Advances in Written Text Analysis

By Malcolm Coulthard | Go to book overview

NOTES

* The article presented here is reprinted from Language in Society, by the kind permission of the author and the publishers, CUP.

1
Pinch (1985:8-9) refers to ‘the fundamental ambiguity over just what has been observed’, resulting from the degree of interpretation involved in the reporting of results. The reliance upon assumptions and interpretation in observation is termed ‘externalization of observation’ by Pinch. He gives an example of an experiment, as a result of which there are marks on a graph. These are interpreted as indicating the presence of Argon atoms, which in turn are interpreted as indicating the presence of solar neutrinos. The researcher can report that ‘splodges on a graph’, or ‘Ar37 atoms’ or ‘solar neutrinos’ have been observed. Pinch comments: ‘The difference between the possible observational reports of the experiment can be characterized by their degree of externality’.
2
Activity. The activities identified in the SUTY text are: state fact; interpret result; assess; narrate event; hypothesize; recommend; assert status; describe figure. Source. The possible sources are: received knowledge, data, writers, text. Modification. Modification may be effected by: modal verbs (must, may, etc. ); modal constructions (It is possible/clear/plausible that; We believe that; probably, possibly, etc. ); modal copulas (appear, seem); projecting verbs (demonstrate, suggest, claim, etc).

For further details, see Hunston (1989).

3
The categories of certainty are: Known; Certain; Probable; Possible; Unlikely; Untrue; Unknown. For further details, see Hunston (1989).

-218-

Notes for this page

Add a new note
If you are trying to select text to create highlights or citations, remember that you must now click or tap on the first word, and then click or tap on the last word.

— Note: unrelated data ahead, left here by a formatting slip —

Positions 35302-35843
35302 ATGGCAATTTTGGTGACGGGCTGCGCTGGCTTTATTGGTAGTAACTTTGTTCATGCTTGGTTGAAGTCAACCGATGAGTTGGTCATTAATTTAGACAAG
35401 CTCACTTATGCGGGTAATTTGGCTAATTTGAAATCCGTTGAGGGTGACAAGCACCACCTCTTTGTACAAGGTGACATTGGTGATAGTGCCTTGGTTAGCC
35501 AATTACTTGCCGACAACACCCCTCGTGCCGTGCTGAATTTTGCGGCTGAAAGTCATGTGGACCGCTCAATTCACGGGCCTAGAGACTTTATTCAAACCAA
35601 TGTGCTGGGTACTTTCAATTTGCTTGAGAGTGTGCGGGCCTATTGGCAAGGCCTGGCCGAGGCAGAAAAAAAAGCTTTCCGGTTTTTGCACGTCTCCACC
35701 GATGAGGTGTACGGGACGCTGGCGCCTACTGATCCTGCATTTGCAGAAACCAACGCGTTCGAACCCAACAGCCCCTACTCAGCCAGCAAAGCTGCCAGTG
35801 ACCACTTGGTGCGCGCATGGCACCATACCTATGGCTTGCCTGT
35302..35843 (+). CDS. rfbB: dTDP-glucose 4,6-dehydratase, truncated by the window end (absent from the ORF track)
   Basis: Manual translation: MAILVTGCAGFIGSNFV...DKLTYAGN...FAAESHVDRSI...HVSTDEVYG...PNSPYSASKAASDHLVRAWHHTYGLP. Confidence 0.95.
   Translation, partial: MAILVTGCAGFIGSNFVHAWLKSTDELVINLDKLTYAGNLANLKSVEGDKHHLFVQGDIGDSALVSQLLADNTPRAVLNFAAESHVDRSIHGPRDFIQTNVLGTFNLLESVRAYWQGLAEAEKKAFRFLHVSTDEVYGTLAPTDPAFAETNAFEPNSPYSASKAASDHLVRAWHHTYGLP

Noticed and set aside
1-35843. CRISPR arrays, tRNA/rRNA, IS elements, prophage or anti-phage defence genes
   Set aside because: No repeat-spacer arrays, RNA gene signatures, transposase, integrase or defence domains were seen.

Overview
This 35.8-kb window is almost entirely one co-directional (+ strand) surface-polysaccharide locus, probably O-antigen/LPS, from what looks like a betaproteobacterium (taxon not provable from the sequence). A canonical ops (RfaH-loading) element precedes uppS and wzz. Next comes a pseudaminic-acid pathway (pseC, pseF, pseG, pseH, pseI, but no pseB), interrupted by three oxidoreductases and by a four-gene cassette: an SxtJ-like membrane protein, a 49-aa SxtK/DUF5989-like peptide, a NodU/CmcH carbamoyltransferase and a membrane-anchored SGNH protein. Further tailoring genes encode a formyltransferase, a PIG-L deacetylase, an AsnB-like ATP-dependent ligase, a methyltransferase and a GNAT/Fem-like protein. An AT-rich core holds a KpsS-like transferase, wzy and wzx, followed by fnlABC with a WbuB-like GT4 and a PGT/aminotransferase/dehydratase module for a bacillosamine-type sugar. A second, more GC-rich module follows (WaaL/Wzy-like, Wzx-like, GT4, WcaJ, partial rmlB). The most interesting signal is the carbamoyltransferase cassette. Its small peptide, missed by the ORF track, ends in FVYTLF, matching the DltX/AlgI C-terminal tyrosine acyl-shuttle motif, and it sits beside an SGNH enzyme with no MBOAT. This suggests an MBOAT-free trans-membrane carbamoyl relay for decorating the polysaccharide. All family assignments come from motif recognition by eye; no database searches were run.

One moment ...
Default project is now your active project.
Project items

Items saved from this book

This book has been saved
Highlights (0)
Some of your highlights are legacy items.

Highlights saved before July 30, 2012 will not be displayed on their respective source pages.

You can easily re-create the highlights by opening the book page or article, selecting the text, and clicking “Highlight.”

Citations (0)
Some of your citations are legacy items.

Any citation created before July 30, 2012 will labeled as a “Cited page.” New citations will be saved as cited passages, pages or articles.

We also added the ability to view new citations from your projects or the book or article where you created them.

Notes (0)
Bookmarks (0)

You have no saved items from this book

Project items include:
  • Saved book/article
  • Highlights
  • Quotes/citations
  • Notes
  • Bookmarks
Notes
Cite this page

Cited page

Style
Citations are available only to our active members.
Buy instant access to cite pages or passages in MLA, APA and Chicago citation styles.

(Einhorn, 1992, p. 25)

(Einhorn 25)

1. Lois J. Einhorn, Abraham Lincoln, the Orator: Penetrating the Lincoln Legend (Westport, CT: Greenwood Press, 1992), 25, http://www.questia.com/read/27419298.

Cited page

Bookmark this page
Advances in Written Text Analysis
Table of contents

Table of contents

Settings

Settings

Typeface
Text size Smaller Larger Reset View mode
Search within

Search within this book

Look up

Look up a word

  • Dictionary
  • Thesaurus
Please submit a word or phrase above.
Print this page

Print this page

Why can't I print more than one page at a time?

Help
Full screen
/ 320

matching results for page

    Questia reader help

    How to highlight and cite specific passages

    1. Click or tap the first word you want to select.
    2. Click or tap the last word you want to select, and you’ll see everything in between get selected.
    3. You’ll then get a menu of options like creating a highlight or a citation from that passage of text.

    OK, got it!

    Cited passage

    Style
    Citations are available only to our active members.
    Buy instant access to cite pages or passages in MLA, APA and Chicago citation styles.

    "Portraying himself as an honest, ordinary person helped Lincoln identify with his audiences." (Einhorn, 1992, p. 25).

    "Portraying himself as an honest, ordinary person helped Lincoln identify with his audiences." (Einhorn 25)

    "Portraying himself as an honest, ordinary person helped Lincoln identify with his audiences."1

    1. Lois J. Einhorn, Abraham Lincoln, the Orator: Penetrating the Lincoln Legend (Westport, CT: Greenwood Press, 1992), 25, http://www.questia.com/read/27419298.

    Cited passage

    Thanks for trying Questia!

    Please continue trying out our research tools, but please note, full functionality is available only to our active members.

    Your work will be lost once you leave this Web page.

    Buy instant access to save your work.

    Already a member? Log in now.

    Author Advanced search

    Oops!

    An unknown error has occurred. Please click the button below to reload the page. If the problem persists, please try again in a little while.